Typically, direct ads aren’t separate packages played on your show. Instead, you’ll likely read the ad yourself, so it appears you’re personally endorsing the product. Because your audience considers you an expert in your field, they’ll typically take your endorsements seriously, which is why this advertising model is so valued by advertisers.
Podcast Network Advertising
You don’t have to approach advertisers on your own. A podcast network is a collection of different podcasts. Everyone in the network is managed as one unit for advertising purposes, which gives advertisers access to a large audience.
You’ll find no shortage of podcast networks. They’re typically grouped by genre, geography, topic, or some other common theme. Requirements for joining vary, so you might want to start your search with networks geared towards beginners.
You can forgo external ads altogether by using a subscription model. Here, you put your content behind a paywall, so only subscribers can hear it.
A subscription model means you don’t have to deal with, or care about, advertisers at all. For example, if you review products on your podcasts, the ability to not accept ads can increase your authority among your audience.
However, subscription models have disadvantages, too. Many podcasts are free, so you’ll find that people are often reluctant to pay, especially if they can find similar content elsewhere for less. Generally, a 100% subscription-based podcast isn’t possible until you have a well-established show with a large fanbase.
Premium is a popular option that attempts to grant the benefits of a subscription model without the potential downsides. With a premium plan, your content is split into two sections: a free section plus extra content behind a paywall.
Ideally, your free content will drive listeners towards purchasing a premium plan. However, as with a subscription model, getting your premium section off-the-ground can be difficult for a beginner.
Increased Brand Awareness and Promotion
Podcasts don’t have to make money directly. A successful podcast can lead your audience to some other avenue, such as a product or service you sell. However, this doesn’t mean every episode of your podcast should promote your product. Instead, you want your show to increase awareness of your brand among your audience. Ultimately, that’ll lead to sales down the road, but don’t turn your podcast into an infomercial.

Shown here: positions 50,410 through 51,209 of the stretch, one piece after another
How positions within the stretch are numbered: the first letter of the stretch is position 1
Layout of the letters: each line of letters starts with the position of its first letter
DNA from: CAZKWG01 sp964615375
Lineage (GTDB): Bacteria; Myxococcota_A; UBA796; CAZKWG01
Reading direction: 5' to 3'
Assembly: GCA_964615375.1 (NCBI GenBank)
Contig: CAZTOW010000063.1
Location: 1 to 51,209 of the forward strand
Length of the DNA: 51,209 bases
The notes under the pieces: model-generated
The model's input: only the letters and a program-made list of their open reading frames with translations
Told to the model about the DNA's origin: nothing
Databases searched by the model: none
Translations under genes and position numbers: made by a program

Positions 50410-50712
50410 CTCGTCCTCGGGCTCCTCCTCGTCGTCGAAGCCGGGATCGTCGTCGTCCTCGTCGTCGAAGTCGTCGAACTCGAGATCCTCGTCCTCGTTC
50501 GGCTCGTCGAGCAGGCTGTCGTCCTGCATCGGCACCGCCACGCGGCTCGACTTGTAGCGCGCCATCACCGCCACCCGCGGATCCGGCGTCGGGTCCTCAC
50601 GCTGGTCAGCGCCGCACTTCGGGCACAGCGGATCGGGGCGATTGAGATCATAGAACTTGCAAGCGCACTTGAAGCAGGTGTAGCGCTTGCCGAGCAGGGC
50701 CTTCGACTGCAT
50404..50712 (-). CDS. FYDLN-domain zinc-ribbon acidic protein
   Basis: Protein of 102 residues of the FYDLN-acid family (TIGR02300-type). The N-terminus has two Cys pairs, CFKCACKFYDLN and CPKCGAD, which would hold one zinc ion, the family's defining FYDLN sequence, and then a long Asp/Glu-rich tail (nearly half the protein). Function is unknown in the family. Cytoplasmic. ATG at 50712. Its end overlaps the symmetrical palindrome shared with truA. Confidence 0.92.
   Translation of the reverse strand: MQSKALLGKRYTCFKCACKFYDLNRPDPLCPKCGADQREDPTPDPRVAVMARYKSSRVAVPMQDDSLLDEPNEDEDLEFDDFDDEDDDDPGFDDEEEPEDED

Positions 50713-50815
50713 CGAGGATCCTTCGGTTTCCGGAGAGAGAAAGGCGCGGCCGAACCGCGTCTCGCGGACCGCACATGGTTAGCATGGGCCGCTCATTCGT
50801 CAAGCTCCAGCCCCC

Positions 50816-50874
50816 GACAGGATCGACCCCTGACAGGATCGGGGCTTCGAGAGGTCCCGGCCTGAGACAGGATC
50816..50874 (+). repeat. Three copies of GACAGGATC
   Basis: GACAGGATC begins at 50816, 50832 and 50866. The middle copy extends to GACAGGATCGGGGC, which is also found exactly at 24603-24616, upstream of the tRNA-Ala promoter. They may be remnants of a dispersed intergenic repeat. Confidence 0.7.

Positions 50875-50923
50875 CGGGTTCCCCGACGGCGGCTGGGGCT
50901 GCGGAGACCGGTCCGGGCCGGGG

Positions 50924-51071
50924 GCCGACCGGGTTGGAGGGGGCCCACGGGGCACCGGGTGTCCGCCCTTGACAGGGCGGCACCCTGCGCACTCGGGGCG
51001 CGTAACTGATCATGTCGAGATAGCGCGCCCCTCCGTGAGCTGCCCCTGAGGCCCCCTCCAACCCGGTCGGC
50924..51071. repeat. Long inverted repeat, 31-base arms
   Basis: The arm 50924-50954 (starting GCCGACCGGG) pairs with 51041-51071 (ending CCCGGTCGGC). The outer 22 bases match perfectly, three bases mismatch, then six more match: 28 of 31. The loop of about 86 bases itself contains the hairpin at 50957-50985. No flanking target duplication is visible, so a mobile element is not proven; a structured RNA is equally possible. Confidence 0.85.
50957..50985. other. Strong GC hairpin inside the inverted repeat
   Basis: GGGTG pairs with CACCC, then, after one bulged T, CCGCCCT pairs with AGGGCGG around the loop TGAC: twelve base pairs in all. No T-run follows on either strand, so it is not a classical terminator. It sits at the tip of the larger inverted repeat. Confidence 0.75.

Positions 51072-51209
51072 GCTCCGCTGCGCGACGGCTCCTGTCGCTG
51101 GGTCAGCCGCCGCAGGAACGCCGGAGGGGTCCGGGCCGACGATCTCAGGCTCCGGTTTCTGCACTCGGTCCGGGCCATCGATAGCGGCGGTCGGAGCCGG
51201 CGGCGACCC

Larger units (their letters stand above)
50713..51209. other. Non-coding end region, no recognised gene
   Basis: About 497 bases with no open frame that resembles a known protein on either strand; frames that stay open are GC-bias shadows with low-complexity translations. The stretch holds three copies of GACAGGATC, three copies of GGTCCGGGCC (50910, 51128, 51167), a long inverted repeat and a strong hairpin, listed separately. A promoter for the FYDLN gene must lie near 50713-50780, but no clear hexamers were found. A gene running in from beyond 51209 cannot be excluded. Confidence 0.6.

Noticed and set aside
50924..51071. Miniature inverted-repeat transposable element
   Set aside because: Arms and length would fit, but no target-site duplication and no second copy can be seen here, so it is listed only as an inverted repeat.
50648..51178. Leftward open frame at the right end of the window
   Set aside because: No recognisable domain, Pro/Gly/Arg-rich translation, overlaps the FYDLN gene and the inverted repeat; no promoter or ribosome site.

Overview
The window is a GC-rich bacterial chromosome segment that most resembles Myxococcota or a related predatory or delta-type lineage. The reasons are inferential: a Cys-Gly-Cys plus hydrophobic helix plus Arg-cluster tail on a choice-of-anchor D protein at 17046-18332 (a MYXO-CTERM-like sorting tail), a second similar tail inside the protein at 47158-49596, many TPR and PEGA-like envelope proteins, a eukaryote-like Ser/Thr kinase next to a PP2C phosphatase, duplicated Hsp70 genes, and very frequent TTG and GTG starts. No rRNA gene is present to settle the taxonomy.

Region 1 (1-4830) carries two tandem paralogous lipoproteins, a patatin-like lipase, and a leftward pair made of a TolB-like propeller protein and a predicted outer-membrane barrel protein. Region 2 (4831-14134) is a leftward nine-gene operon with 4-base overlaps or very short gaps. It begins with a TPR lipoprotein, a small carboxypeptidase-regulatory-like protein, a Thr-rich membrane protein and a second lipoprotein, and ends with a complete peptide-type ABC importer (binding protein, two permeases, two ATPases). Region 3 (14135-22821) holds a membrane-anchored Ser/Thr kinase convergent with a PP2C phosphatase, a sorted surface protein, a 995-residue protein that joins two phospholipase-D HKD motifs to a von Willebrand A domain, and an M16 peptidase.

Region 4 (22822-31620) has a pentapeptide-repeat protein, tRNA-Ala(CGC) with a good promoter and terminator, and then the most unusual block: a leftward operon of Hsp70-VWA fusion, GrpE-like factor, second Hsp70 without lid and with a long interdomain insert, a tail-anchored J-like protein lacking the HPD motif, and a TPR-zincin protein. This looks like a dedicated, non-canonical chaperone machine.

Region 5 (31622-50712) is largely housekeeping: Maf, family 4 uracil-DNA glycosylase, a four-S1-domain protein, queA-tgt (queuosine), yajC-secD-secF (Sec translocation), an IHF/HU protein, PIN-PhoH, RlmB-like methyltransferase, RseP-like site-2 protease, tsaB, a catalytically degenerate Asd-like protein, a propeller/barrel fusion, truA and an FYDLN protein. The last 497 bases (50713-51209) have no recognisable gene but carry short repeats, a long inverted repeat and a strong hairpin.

Highest Paid Podcasters (and How Much They Make)
You’re not going to make millions right away, but it’s important to look at the top earners in the world of podcasting, so you can get a feel for what’s popular.
The Joe Rogan Experience is arguably the most popular podcast in the world. With over 190 million downloads a month, this comedy/interview show has a huge advantage in that it’s been around for over ten years. He earns an estimated $30 million a year or more.
While comedy is popular in podcasting, the news is perhaps even more so. Over 2 million people a day tune into The Daily, a New York Times morning news show. They produce a 20 to 30-minute program five days a week, setting a high bar for short-form podcasting. Although exact figures are difficult to find, The Daily has contributed to the paper’s recent record profits.
Aside from comedy and news, true crime tales also enjoy consistent success. My Favorite Murder, hosted by Georgia Hardstark and Karen Kilgariff, is a rising star in the genre with over 35 million downloads a month. They’ve earned over $10 million from their podcast and related licensing deals.
What Equipment Do You Need to Start a Podcast?
Many people are reluctant to start podcasting because they believe the initial setup requires tons of technical equipment. Fortunately, you don’t need much to get started.
If you’re looking to get the most out of a limited budget, invest in a good microphone. It’s arguably the most important piece of podcasting equipment. As discussed above, your audience will forgive a certain lack of polish, but most will quickly drop a podcast they can’t properly hear.
You can’t use your computer’s built-in mic. Instead, you’ll need to purchase a standalone mic. For the best quality, you’ll want a mic with XLR cables. Commonly used in professional recording, they’re rounded cables with three pins.
The best podcast microphone, if you are on a tight budget, is the Samson Q2U.